We have been clear that there were two remaining areas we are committed to delivering on – same-sex religious marriage and conversion entitlements – following publicly consulting on these two issues earlier this year. We will continue to work closely with the Northern Ireland Civil Service, following confirmation from the Minister for Finance, Conor Murphy MLA, that the working relationship with his officials should continue. We intend to make regulations on same-sex religious marriage as soon as possible before the end of 2020 to provide similar rights and protections to the law in other parts of the UK.”

Law Commission wedding law review

The Law Commission has updated its website with an announcement about its consultation paper on provisional proposals for reform of wedding law in England and Wales and questions for consultees. In light of the COVID-19 pandemic, the process has been delayed; and the Commission now plans to publish the consultation paper and launch the consultation in September 2020.

Charity Commission: Christ Church, Oxford

On 24 June, the Charity Commission issued the Press Release, Christ Church Oxford required to undergo mediation by charity regulator, which stated that it had told both sides in the dispute enter into a mediation process. The Commission expressed its concern that “the very protracted and public dispute between the College’s governing body and its Dean is damaging to the reputation of the charity, and affecting its ability to govern itself. The situation risks harming the reputation of charity more generally, in the eyes of the public”. It further stated:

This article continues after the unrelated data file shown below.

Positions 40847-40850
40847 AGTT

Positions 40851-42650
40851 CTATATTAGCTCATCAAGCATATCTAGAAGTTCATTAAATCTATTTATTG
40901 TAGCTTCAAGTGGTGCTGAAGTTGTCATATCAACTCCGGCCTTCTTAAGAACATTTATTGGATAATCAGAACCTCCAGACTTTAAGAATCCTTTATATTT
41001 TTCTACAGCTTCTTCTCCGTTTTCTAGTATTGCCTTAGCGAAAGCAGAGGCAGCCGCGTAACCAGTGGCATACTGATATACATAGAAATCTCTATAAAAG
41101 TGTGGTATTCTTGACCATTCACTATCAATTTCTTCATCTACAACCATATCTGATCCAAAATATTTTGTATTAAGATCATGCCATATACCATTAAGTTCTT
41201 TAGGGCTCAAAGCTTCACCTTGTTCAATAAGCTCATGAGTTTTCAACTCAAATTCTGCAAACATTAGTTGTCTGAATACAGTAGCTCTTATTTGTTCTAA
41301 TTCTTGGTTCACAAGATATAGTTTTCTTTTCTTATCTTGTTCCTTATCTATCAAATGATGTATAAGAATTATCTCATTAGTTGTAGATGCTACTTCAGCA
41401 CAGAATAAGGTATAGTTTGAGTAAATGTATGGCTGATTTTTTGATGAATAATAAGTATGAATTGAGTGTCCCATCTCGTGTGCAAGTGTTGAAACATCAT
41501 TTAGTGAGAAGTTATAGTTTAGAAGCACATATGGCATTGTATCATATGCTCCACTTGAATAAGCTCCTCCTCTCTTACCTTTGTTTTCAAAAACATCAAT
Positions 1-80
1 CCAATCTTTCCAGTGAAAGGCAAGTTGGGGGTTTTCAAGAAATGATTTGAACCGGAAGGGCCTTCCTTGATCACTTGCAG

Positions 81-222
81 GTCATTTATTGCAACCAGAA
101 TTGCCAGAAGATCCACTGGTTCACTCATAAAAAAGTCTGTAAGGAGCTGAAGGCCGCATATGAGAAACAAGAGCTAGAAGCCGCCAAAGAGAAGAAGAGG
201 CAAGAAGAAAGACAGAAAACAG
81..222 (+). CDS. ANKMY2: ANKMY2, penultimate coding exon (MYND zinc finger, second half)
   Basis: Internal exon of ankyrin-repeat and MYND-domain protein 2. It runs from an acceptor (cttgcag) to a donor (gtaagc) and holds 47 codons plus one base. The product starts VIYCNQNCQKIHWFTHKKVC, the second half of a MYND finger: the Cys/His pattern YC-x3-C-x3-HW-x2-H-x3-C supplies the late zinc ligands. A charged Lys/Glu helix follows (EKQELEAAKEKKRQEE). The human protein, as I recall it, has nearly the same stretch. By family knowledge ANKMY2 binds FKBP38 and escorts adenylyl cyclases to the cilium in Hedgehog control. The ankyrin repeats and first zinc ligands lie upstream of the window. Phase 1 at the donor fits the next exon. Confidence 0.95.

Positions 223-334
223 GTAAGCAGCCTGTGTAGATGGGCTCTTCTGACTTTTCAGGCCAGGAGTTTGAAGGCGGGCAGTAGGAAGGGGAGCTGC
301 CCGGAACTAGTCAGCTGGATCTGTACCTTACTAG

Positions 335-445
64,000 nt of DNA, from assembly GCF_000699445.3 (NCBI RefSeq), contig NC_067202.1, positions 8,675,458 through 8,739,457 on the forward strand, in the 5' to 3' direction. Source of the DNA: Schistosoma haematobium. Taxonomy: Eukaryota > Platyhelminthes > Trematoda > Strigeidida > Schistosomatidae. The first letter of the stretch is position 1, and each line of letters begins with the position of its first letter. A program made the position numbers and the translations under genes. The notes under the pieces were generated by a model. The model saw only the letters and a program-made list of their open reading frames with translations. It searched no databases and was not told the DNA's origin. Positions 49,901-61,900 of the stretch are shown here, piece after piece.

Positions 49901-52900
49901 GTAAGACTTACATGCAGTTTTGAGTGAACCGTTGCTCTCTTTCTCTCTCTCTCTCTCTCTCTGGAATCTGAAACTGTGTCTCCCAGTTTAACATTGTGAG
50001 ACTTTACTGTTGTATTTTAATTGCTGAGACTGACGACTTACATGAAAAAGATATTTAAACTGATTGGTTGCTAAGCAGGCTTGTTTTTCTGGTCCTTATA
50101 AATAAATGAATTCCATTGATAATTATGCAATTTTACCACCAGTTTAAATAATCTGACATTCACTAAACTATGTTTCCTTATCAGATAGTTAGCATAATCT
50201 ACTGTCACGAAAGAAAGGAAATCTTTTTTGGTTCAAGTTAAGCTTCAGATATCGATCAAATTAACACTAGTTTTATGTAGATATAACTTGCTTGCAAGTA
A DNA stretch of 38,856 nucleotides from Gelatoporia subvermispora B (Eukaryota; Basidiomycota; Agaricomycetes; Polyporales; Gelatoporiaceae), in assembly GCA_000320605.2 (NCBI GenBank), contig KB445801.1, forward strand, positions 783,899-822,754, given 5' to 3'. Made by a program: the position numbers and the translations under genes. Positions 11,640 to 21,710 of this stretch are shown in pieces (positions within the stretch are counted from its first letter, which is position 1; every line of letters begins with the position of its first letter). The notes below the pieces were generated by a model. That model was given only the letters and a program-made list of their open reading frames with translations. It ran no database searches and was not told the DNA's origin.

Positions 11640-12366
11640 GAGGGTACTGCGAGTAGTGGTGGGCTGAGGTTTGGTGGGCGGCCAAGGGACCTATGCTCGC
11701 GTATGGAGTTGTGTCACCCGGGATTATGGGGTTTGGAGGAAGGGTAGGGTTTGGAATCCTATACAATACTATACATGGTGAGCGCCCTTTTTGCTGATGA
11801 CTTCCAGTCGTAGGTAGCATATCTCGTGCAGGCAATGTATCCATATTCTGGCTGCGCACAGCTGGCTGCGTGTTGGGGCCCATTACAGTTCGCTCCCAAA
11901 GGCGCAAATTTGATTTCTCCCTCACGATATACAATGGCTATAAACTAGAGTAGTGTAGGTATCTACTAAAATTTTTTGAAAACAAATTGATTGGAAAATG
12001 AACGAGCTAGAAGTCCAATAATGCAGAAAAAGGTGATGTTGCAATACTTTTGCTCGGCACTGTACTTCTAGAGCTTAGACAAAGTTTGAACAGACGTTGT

“Both parties in this dispute have called on the Charity Commission to intervene further. However, any regulatory intervention can be effective only if relationships between all parties are stable. The Commission has therefore today told the parties to the dispute that it expects them to enter into formal mediation within a limited time frame, with a mediator selected by the Commission, and without delay.”

The Commission indicated that it would not comment further on the case until the mediation has been completed, and neither will we at L&RUK. The Commission has also asked both sides to refrain from public or private commentary whilst the mediation process takes place – nevertheless, Christ Church did precisely that, issuing a statement about mediation on the following day.

The Church of England has issued a Press Release, Church Times letter – Christ Church, Oxford, in which the Rt Revd Jonathan Gibbs, Bishop of Huddersfield – the Church of England’s lead safeguarding bishop – stresses that “the National Safeguarding Team has no view about, and is not involved in, the wider issues relating to the College and the Dean…There is no agenda behind this and we hope that with the cooperation of all concerned this matter can be concluded quickly.”

DCMS consultation on volunteering

Danny Kruger, MP for Devizes, has been asked by the Prime Minister to work with Baroness Barran to consult on how to maximise the role of volunteers, community groups, faith groups, charities and social enterprises. With regard to faith groups, the consultation will look specifically at “the contribution of faith groups in strengthening social capital and community resilience”. The deadline for the consultation is Friday 24 July – but with whom they are consulting and whether there will be any scope for public submissions, we just do not know.

Quick links

And finally… I: parliamentary drafting